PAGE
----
EAST MANATEE -- The Manatee County school board may have made collecting additional revenue for much needed schools more difficult when it included sales tax in its discussion on impact fees.
In an effort to assuage the developers who were concerned that the fees were too high, the school board said they would keep the fees down if voters passed a sales tax referendum they hope to schedule for November's elections. Impact fees are designed to pay for growth in new areas, while the sales tax revenues can be used to pay for any school construction needs across the county.
The caveat -- and mixing the two -- troubles at least one county resident.
"That, to me, is difficult to understand," said Ray McCray, a member of the East Manatee Republican Club, questioning Manatee County School District Superintendent Diana Green during a luncheon on Wednesday.
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After a vote of approval from county commissioners, school-specific impact fees will be collected again beginning in April at 50 percent the rate suggested by a consultant in the first year, 75 percent in the second year and 100 percent after that.
School impact fees are collected on new homes built in the county and can be spent by the district to help pay for the new capital costs demanded by population growth in those areas. Greene recommended the board reinstate the fees on a three-year schedule. The board added its own caveat, stating that if voters approved extending a half-cent sales tax, the collection rate would slide back down to 50 percent of the maximum allowed rate.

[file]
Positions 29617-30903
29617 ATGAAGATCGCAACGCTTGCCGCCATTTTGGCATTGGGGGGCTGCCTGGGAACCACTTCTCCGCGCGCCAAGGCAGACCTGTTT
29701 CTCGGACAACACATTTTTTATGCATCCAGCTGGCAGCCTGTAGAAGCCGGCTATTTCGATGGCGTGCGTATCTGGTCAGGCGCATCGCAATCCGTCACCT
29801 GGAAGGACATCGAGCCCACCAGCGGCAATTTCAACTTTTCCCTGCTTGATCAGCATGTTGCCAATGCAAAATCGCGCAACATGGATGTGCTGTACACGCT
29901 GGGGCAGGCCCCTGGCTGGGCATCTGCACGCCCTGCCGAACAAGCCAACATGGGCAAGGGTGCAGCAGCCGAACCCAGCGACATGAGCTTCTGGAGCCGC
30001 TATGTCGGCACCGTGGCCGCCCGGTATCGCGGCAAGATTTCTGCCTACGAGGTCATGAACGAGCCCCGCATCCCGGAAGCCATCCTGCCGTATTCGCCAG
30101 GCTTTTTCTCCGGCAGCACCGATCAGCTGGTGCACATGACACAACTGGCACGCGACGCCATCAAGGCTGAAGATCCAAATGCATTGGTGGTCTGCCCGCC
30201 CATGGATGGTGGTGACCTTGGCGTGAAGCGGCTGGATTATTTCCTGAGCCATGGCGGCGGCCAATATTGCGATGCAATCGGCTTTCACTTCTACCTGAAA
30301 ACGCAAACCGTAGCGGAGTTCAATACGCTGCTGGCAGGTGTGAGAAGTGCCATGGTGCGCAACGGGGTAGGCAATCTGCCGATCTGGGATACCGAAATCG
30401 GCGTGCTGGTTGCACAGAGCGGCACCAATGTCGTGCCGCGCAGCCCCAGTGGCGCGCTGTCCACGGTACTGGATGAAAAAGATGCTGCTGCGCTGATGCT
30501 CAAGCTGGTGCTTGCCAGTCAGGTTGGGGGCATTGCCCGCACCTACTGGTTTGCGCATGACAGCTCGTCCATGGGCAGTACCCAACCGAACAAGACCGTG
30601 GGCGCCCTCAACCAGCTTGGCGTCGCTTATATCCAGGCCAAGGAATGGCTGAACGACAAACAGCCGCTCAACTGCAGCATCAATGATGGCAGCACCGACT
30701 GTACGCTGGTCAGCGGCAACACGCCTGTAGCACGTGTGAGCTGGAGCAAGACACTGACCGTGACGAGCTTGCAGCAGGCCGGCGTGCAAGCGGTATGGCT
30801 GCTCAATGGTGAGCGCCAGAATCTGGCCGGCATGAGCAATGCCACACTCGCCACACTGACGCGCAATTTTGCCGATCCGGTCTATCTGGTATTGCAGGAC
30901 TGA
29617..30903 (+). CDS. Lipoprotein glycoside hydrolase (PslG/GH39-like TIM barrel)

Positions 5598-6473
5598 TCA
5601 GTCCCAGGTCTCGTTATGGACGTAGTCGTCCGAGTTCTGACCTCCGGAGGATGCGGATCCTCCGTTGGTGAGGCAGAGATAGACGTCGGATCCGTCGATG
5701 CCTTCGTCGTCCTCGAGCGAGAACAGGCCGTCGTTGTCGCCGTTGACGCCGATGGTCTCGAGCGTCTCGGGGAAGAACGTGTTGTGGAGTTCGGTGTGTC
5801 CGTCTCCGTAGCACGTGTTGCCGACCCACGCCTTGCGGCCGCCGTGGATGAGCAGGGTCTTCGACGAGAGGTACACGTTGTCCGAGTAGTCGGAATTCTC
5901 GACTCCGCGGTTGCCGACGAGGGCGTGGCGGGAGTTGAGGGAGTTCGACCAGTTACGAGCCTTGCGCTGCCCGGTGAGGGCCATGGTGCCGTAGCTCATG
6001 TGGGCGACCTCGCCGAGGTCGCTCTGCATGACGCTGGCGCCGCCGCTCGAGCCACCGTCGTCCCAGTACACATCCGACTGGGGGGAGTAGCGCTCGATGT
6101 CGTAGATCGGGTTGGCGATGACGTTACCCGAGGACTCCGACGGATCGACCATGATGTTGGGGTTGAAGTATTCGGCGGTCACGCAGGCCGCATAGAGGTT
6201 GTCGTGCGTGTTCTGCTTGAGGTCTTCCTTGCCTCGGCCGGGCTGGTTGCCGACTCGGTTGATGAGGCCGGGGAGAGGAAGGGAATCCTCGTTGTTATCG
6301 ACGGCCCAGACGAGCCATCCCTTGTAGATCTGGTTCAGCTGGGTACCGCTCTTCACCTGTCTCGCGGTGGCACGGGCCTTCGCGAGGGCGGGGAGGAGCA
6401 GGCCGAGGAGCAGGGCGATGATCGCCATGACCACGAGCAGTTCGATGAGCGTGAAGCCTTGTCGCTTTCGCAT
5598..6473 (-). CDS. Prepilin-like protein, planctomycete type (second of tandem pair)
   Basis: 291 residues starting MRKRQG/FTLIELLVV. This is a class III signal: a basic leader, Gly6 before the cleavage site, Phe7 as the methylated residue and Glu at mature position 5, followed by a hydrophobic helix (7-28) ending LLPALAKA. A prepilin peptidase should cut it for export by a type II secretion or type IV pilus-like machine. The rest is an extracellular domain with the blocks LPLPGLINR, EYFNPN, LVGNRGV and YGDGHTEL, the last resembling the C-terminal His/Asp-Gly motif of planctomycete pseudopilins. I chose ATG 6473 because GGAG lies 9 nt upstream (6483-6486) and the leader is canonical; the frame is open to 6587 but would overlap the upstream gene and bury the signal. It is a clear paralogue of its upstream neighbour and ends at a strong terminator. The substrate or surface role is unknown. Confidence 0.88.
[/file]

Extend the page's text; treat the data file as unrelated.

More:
"I don't understand that," McCray said. "It doesn't make sense."
In trying to explain the board's decision, Greene said that the sales tax brings in more money annually for the school district than impact fees. The sales tax also has more flexibility in how it can be spent. Greene's recommendation was accepted by the board, and the board added on the sales tax piece, she said. Greene called it "an interesting resolution."
"They were willing to stay at 50," she said.
Although the district is aiming to have the sales tax question available to voters in the general election this year, the necessary paperwork has not been filed because the board has not formally approved that measure yet, Greene said.
In addition to answering questions on school funding, Greene also took questions from audience members on charter schools. While Greene was speaking to the Republican club, teachers and other advocates across the state were in Tallahassee protesting how much money charter schools receive from the state, arguing too much money is pulled away from traditional schools to go to charters.
In Manatee County, money doled out to the 12 charter schools represent 12 percent of the district's overall budget, Greene said, answering a question from Donna Hayes, a club member and chairwoman of the Donald Trump presidential campaign in Manatee County. Hayes said she had a grandchild enrolled in a charter school and was curious as to how the schools operated.
Money for the charter schools comes from the state and is funneled through the Manatee County school district. Charter schools have more authority than district schools in how that money is spent. Most charters have specific niche programs -- like science or the arts -- and they're able to spend more of that money in those areas.
"They have full authority," Greene said.
Meghin Delaney, education reporter, can be reached at 941-745-7081. Follow her on Twitter@MeghinDelaney.